On the surface, they look very similar to each other, and in many ways, they are a lot alike. But, their differences are very significant.
The quickest way to describe these differences is that…
- Pimsleur is a structured course starting at the beginner level that teaches languages in a gradual manner. It forces you to participate and form sentences in the language you’re learning.
- Glossika is a collection of sentences that you learn by repeating. It starts around a lower intermediate level and covers far more words than Pimsleur. But, it’s not as polished and has more errors.
Both courses also have interactive exercises, but they aren’t that great. Grammar is also ignored and meant to be learned naturally, but you should probably get a grammar book.
In general, I like Pimsleur much more than Glossika but neither is perfect and both can be useful. You can read the full review of Pimsleur or the full Glossika review for a more in-depth at each course individually.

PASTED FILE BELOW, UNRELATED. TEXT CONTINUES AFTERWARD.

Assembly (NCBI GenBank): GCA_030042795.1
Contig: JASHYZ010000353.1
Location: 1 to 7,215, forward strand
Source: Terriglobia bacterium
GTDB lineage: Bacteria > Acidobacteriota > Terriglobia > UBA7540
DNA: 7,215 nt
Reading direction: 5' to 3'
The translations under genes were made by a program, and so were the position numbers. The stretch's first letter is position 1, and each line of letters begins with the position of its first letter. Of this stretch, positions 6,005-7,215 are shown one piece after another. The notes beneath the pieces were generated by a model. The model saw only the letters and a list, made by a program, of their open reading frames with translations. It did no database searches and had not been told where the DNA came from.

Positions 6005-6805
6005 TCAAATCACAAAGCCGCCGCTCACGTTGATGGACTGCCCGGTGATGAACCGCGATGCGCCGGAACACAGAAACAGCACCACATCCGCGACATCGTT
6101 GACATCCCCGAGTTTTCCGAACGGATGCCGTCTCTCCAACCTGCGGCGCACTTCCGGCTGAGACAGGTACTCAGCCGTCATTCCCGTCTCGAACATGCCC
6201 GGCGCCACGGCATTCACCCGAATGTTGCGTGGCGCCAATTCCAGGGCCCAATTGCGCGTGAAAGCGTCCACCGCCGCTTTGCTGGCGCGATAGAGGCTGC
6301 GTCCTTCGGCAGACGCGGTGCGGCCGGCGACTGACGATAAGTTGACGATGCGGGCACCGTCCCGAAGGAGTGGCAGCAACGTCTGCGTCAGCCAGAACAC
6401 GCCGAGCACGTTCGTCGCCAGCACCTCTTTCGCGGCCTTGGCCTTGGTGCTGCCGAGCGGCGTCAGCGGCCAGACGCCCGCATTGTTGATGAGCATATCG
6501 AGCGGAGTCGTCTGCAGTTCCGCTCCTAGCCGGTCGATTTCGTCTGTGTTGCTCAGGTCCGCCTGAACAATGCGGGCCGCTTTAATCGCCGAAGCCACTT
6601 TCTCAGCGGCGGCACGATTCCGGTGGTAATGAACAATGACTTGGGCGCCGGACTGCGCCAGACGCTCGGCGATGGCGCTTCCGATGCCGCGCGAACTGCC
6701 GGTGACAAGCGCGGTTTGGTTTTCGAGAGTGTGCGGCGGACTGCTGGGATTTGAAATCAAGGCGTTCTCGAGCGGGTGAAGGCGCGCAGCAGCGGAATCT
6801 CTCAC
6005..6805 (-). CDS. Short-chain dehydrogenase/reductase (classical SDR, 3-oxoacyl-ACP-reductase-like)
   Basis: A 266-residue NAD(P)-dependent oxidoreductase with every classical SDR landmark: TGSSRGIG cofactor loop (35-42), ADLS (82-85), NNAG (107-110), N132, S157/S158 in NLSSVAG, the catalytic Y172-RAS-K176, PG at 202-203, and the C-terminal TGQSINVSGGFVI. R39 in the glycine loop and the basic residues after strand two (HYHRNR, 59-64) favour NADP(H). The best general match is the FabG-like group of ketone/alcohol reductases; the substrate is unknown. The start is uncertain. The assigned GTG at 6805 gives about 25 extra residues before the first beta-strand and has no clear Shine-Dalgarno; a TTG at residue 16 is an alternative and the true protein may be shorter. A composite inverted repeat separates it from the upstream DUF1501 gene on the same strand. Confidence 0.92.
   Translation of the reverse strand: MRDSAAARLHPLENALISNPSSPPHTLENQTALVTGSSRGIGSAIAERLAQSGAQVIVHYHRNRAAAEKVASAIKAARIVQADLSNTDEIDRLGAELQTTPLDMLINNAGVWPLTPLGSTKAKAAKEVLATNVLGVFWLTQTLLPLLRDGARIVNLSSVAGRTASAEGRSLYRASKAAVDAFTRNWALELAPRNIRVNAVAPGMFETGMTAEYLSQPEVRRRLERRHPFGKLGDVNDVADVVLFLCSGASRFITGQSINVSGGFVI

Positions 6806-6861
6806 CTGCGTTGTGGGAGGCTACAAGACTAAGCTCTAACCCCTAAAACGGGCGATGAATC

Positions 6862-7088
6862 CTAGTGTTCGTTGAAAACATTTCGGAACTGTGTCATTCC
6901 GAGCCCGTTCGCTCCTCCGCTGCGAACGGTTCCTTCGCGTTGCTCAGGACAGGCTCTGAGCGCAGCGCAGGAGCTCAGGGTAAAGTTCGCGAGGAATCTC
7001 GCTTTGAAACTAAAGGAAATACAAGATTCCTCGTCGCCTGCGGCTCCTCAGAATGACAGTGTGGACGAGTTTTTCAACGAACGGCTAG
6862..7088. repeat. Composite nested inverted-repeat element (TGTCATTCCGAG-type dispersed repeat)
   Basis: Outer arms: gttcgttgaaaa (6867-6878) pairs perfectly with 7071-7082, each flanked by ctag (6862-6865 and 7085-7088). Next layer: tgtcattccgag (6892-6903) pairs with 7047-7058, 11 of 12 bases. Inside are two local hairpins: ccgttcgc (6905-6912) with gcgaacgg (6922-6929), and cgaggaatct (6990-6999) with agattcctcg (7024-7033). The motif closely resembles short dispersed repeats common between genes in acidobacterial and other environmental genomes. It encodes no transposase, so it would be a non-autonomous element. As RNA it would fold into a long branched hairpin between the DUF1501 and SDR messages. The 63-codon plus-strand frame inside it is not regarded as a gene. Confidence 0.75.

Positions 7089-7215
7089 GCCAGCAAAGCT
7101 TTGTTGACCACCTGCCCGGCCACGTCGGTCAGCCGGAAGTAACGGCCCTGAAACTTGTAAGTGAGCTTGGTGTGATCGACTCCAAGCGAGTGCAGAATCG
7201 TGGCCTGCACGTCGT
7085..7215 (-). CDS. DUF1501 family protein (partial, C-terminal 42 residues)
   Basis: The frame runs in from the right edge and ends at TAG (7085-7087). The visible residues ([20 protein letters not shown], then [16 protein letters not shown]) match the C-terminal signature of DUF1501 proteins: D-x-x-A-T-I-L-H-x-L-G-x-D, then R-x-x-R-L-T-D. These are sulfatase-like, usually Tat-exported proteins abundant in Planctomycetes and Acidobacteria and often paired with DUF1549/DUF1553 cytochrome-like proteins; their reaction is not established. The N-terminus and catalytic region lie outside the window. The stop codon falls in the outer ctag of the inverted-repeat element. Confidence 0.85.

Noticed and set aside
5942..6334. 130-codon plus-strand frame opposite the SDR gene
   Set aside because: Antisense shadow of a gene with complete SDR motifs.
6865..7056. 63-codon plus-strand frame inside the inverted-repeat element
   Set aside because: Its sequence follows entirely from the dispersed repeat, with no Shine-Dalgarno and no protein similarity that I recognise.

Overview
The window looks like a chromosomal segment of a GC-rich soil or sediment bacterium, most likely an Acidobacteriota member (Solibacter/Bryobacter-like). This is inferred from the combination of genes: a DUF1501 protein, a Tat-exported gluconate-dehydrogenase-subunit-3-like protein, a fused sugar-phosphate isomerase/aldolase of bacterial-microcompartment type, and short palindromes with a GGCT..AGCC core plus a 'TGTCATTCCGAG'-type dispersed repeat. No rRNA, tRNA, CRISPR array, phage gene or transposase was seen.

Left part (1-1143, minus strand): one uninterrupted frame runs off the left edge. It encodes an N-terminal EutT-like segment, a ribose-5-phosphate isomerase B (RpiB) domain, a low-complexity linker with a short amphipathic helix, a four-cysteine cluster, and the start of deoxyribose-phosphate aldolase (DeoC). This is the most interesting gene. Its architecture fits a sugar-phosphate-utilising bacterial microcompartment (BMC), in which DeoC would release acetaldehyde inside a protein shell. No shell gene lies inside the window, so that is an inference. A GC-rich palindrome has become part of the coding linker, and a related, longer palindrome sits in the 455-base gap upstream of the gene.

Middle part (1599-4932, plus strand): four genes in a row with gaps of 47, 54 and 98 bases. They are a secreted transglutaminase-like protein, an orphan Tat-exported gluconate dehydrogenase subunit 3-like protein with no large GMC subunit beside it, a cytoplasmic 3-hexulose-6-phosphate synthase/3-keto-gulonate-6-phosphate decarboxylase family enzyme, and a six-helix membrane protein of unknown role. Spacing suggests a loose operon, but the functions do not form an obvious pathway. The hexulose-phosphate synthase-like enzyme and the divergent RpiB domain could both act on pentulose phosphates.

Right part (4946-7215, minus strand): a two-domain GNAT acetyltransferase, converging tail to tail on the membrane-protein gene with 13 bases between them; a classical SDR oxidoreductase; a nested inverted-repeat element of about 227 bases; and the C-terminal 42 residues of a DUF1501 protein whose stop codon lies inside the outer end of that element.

Pimsleur costs $14.95/month for the Basic Plan and $19.95/month for the Premium Plan.
Glossika costs $30/month, or if you sign up for a yearly subscription, that’d fall to $24.99/month.
Both Pimsleur and Glossika offer a free 7-day trial.
Pimsleur is great for beginners. It starts with the basics and builds up very slowly. Glossika starts around a lower intermediate level.
If you tried to use Glossika as a beginner, you would almost certainly find yourself very frustrated as the content would be too difficult to get much use out of.
Similarly, if you tried to use Pimsleur when you’ve already reached an intermediate level in the language you’re learning, you’d probably get bored very quickly.
I’m not exactly sure how close Pimsleur’s end comes to Glossika’s beginning, or whether or not there’s some overlap in the material.
Glossika might be a pretty reasonable resource to use after Pimsleur. My only concern is that since both resources focus almost exclusively on the oral language, that if you were to use one after the other, you may end up very weak with reading, writing, and grammar skills.